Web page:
- The “Cuba” ransomware has hit ‘AFTS,’ compromising numerous US states as a result.
- The entities are sending notices of a breach to their citizens, but there is probably a lot more that hasn’t been realized.
- The details that the malicious actors may have accessed are highly sensitive.
Several US states are now distributing notices of a security breach, all affected by a ransomware attack against AFTS (Automatic Funds Transfer Services). AFTS is a payment processing, mailing, printing, coupon, and billing service provider who is contracted by several DMVs (Department of Motor Vehicles) and also cities in the United States, so a security breach on the provider means a compromise of people who are registered in the affected DMVs.
The list includes the following:
- California Department of Motor Vehicles
- City of Kirkland, Washington
- City of Monroe, Washington
- City of Redmond, Washington
- City of Seattle, Washington
- Lakewood Water District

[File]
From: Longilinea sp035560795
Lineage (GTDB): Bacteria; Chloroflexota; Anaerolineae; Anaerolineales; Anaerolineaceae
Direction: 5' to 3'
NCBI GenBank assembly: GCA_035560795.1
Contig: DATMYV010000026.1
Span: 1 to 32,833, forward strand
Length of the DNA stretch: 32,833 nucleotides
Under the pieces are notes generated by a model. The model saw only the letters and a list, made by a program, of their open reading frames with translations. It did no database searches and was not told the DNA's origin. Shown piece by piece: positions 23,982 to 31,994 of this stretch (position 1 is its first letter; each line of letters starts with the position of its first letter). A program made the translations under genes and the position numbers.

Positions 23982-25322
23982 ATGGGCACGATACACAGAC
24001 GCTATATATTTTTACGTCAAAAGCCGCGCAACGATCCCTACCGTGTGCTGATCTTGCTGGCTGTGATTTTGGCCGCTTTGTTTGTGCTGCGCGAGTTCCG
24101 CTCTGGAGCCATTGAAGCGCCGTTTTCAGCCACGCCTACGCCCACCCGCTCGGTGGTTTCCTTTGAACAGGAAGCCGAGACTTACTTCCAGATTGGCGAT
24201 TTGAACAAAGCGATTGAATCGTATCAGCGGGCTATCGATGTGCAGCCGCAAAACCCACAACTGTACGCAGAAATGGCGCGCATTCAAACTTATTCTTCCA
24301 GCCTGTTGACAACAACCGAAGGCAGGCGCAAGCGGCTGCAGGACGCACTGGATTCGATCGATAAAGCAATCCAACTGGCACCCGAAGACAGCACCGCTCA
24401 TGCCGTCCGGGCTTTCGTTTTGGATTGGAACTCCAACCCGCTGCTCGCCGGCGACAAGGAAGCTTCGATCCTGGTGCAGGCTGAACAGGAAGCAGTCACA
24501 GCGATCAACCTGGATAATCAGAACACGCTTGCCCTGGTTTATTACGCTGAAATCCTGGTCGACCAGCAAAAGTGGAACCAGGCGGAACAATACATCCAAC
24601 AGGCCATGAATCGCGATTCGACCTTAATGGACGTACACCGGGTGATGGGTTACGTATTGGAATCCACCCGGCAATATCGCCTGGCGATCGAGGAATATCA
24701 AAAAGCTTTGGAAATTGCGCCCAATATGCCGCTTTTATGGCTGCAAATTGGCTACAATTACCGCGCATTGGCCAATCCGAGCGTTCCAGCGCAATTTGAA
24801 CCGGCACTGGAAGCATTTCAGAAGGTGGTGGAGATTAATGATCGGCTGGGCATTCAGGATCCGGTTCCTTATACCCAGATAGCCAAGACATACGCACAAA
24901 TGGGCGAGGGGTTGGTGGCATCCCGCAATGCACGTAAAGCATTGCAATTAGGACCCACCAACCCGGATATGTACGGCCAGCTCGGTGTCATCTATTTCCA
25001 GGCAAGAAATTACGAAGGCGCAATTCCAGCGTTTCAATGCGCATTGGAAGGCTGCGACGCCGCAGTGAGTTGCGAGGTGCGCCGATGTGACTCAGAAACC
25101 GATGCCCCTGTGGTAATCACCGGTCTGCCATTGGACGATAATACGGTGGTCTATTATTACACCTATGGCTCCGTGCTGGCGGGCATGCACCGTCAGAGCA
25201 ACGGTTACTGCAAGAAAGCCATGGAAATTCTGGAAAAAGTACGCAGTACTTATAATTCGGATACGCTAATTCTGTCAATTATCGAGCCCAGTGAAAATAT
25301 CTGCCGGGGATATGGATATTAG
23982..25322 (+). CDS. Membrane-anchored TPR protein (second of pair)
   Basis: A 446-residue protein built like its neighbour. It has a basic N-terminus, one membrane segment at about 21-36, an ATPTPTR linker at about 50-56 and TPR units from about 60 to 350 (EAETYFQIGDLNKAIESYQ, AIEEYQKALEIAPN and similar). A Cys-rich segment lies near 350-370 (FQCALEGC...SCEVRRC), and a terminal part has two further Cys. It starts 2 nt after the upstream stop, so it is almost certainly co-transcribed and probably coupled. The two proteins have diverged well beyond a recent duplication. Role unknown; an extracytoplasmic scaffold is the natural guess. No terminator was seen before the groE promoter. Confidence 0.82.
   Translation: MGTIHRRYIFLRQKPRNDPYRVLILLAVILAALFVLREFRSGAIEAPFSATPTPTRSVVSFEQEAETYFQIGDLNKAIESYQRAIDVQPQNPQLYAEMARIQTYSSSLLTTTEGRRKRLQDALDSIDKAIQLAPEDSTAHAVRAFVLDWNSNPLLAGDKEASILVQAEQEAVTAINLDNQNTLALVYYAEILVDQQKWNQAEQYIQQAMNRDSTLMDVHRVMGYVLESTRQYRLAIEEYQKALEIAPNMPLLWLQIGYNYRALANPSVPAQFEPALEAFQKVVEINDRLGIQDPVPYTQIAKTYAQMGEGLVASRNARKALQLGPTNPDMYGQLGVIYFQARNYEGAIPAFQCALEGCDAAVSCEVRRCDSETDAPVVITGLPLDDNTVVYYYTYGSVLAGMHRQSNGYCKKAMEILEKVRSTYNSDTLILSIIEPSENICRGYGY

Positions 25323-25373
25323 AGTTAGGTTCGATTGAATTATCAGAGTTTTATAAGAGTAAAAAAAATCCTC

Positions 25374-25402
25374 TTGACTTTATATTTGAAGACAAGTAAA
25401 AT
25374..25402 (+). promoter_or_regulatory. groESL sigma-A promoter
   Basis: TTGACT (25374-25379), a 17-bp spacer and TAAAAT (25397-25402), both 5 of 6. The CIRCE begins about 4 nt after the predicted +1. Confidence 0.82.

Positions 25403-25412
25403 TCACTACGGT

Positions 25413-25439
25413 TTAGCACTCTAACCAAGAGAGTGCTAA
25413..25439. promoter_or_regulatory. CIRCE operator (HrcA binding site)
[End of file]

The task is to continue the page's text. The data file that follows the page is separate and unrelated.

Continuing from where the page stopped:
- Port of Everett
It is very likely that the affected entities are not only those found in the above list, but some of them may not have realized it yet, or they simply don’t care to make an announcement about it. Due to the sensitivity of the details that have been leaked in most cases, we would advise you to remain vigilant against incoming communications of all types and contact your local DMV and state government and ask for assurances.
Based on the various notifications that are out, we can deduce that the following type of data was exposed to the ransomware actors:
- Full names
- Physical addresses
- License plate numbers
- Vehicle registration records
- Vehicle ID numbers (VINs)
- Dates of Birth
- State ID numbers
- Credit card numbers
- Social security numbers (SSNs)
Of course, not all of the above applies to each entity as not all of them collected the same type of data from their citizens or let AFTS process it. In some cases, the notices declare uncertainty as to whether this data was even exfiltrated by the actors, so nothing is definite at this point. Obviously, there will be an investigation into this far-reaching incident, so we’ll get to know more about the extent of the breach soon.
The malicious actors are of the “Cuba” ransomware group, which uses the RSA-2048 encryption scheme and focuses on MS Windows systems. This is a relatively new and still unproven group that first appeared last year, and according to researchers, it was derived from the “Buran” family. At the moment of writing this, the AFTS website remains offline, so the company is still struggling to contain the infection and potentially restore their systems from backups.